Empathy and compassion are essential tools for every leader’s toolkit.

In order to understand whether we are guiding those we are responsible for with empathy and compassion, we must first understand those terms.

According to the Oxford Dictionary, empathy is “the ability to understand and share the feelings of another.”

Compassion is defined as “sympathetic pity and concern for the sufferings or misfortunes of others.”

In other words, empathy is putting on someone else’s shoes and knowing what it feels like to walk in them.

Compassion is more like switching shoes with another person in an effort to lighten their burden or help them.

As we continue to see changes in both our economy and in the workplace, there is a greater need for both empathy and compassion to become more prevalent.

The Benefits of Empathy and Compassion in Leadership

There are three specific benefits leaders will see from showing more compassion and empathy.

1. Improved Team Morale and Motivation

When leaders demonstrate empathy, they acknowledge and validate the emotions and experiences of their team members. This makes employees feel understood and valued, which boosts morale. Knowing that their feelings matter encourages a more positive outlook.

2. Increased Trust and Loyalty

When leaders consistently display empathy and compassion, team members are more likely to develop a deep sense of loyalty. They know their leader genuinely cares about their well-being and is interested in their success. This loyalty extends beyond immediate job satisfaction and can lead to long-term commitment to the organization.

3. Enhanced Problem-solving and Collaboration

Empathy and compassion build trust within the team. Team members are more likely to trust their leader and each other when they perceive empathy and fairness in decision-making and problem-solving processes. Trust is a cornerstone of effective collaboration.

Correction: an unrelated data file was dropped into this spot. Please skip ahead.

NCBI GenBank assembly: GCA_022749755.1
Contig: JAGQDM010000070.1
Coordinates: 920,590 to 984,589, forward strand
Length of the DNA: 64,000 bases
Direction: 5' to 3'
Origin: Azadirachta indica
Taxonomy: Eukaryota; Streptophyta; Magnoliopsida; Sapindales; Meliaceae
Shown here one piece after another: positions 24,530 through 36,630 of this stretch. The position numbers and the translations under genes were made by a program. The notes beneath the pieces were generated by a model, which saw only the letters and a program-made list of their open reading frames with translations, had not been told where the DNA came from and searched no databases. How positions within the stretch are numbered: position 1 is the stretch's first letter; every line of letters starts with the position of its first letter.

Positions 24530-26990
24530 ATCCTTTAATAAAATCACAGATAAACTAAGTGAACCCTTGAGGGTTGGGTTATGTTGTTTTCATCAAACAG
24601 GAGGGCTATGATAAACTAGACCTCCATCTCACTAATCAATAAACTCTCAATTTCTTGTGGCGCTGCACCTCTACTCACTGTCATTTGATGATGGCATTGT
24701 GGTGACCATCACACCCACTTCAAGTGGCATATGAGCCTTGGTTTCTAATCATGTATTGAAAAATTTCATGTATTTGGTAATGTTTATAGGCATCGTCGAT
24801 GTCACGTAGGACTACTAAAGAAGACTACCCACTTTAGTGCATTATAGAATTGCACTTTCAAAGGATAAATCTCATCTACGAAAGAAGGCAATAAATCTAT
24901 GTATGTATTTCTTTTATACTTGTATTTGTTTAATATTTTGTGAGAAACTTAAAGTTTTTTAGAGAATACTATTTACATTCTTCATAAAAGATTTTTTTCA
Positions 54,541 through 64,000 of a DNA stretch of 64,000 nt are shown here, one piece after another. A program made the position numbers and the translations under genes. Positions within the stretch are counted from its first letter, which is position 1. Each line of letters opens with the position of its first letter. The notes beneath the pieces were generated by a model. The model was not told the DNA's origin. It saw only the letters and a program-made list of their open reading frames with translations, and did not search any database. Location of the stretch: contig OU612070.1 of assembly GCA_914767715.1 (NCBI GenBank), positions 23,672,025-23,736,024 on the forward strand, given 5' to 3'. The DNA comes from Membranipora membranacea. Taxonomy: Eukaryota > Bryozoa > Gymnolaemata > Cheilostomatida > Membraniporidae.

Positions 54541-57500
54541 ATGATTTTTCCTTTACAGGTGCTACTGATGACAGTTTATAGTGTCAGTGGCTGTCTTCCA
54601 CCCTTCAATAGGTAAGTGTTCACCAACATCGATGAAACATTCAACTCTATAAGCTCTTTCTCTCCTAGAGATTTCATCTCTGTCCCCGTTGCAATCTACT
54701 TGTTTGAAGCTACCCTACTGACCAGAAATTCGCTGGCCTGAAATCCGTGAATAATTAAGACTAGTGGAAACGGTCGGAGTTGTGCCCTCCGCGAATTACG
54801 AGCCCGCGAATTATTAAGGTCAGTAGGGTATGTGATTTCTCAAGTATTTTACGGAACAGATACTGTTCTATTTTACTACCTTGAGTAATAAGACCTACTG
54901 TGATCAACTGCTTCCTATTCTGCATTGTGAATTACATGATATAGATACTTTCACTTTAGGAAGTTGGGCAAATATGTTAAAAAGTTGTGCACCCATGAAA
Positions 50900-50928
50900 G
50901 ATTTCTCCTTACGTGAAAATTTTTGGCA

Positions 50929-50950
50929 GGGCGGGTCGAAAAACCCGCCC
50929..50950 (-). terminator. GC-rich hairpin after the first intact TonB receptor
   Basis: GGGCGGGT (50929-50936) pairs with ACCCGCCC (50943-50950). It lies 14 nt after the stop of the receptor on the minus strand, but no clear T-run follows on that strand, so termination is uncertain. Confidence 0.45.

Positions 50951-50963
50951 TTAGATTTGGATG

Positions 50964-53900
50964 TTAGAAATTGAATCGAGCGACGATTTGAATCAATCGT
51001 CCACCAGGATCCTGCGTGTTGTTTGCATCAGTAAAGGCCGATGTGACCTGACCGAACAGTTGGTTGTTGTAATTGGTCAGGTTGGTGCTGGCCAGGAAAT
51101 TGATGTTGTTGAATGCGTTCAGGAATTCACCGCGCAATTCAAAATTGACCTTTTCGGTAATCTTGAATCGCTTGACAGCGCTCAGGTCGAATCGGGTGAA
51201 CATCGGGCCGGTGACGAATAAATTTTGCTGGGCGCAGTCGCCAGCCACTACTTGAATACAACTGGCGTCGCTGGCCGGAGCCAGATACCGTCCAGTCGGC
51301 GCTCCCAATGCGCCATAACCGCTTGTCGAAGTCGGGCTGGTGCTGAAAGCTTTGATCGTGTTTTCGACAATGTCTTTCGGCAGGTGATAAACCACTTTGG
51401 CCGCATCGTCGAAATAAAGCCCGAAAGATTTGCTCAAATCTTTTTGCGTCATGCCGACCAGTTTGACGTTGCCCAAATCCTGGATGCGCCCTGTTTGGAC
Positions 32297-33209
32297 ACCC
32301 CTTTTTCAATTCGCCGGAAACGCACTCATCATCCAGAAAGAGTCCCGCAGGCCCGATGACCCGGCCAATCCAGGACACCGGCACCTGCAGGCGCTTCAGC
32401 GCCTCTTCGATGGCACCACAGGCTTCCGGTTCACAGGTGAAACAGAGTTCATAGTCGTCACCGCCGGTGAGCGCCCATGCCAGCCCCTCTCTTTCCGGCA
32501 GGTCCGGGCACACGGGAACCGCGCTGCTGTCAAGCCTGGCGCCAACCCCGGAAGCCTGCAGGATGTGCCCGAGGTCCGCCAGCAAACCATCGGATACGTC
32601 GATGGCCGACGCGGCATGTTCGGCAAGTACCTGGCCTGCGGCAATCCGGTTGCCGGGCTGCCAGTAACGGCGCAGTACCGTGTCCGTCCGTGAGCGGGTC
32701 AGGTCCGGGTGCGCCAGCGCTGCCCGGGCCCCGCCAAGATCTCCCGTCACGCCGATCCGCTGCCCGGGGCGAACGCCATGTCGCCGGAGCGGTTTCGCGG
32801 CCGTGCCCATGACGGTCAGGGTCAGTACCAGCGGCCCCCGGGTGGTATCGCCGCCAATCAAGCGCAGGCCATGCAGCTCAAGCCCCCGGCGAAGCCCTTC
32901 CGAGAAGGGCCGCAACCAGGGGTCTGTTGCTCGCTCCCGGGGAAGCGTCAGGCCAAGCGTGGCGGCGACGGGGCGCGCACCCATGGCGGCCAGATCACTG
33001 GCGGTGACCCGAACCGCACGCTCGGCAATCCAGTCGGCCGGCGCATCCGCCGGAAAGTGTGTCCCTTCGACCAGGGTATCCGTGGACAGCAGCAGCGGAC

Understanding Empathy and Compassion

As discussed earlier, empathy is “the ability to understand and share the feelings of another.” Sympathy, on the other hand, is “feelings of pity and sorrow for someone else’s misfortune.” Empathy is connecting with someone by putting on their shoes and understanding what it feels like to walk in those shoes. Sympathy is recognizing another person’s pain while keeping your own shoes on, and having no idea how truly uncomfortable those shoes really are.

Compassion plays a very important role in leadership. Once we put ourselves in the other person’s shoes, we want to find a suitable solution to their problem. And leaders are problem-solvers.

Practical Tips for Leading with Empathy and Compassion

Knowing that empathy and compassion will make you a better leader is not enough. We need to find ways to incorporate them into our daily lives. Here are a few practical tips to help you become a more empathetic and compassionate leader:

1. Active Listening Techniques

How does one get a better understanding of the problems someone else is facing?

They need to be an active listener. One way to improve your active listening skills is through paraphrasing.

Paraphrasing is an active listening technique where the listener summarizes or rephrases what the speaker has said in order to confirm understanding and show empathy.

It involves restating the speaker’s message in our own words, often starting with phrases like “So, if I understand correctly…” or “In other words…”

By paraphrasing we are able to take one person’s problems, and by using our own words, we are able to have a much better understanding of what the other person has been going through.

Empathetic and compassionate leaders understand what the other person has been going through and want to help them.

2. Handling Difficult Conversations with Empathy

In “Crucial Conversations: Tools for Talking When Stakes Are High” by Kerry Patterson, Joseph Grenny, Ron McMillan, and Al Switzler, the authors refer to these difficult conversations as “crucial conversations”.

Their definition of a crucial conversation is one in which there is a “discussion between two or more people where (1) stakes are high, (2) opinions vary, and (3) emotions run strong.”

This conversation might be related to a request for a raise or promotion.

This discussion could be the result of a disagreement with a spouse.

This could be a debate about responsibility on a new fence with a neighbor.

These are all important discussions we should seek resolution for.

Despite the importance of these crucial conversations, we often back away from talking about it because we fear we’ll make matters worse.

Our natural instinct to this conflict is either “fight or flight”.

We need to take a look at the situation through a more empathetic and compassionate lens.

Firstly, we cannot be the victim in the story we tell ourselves.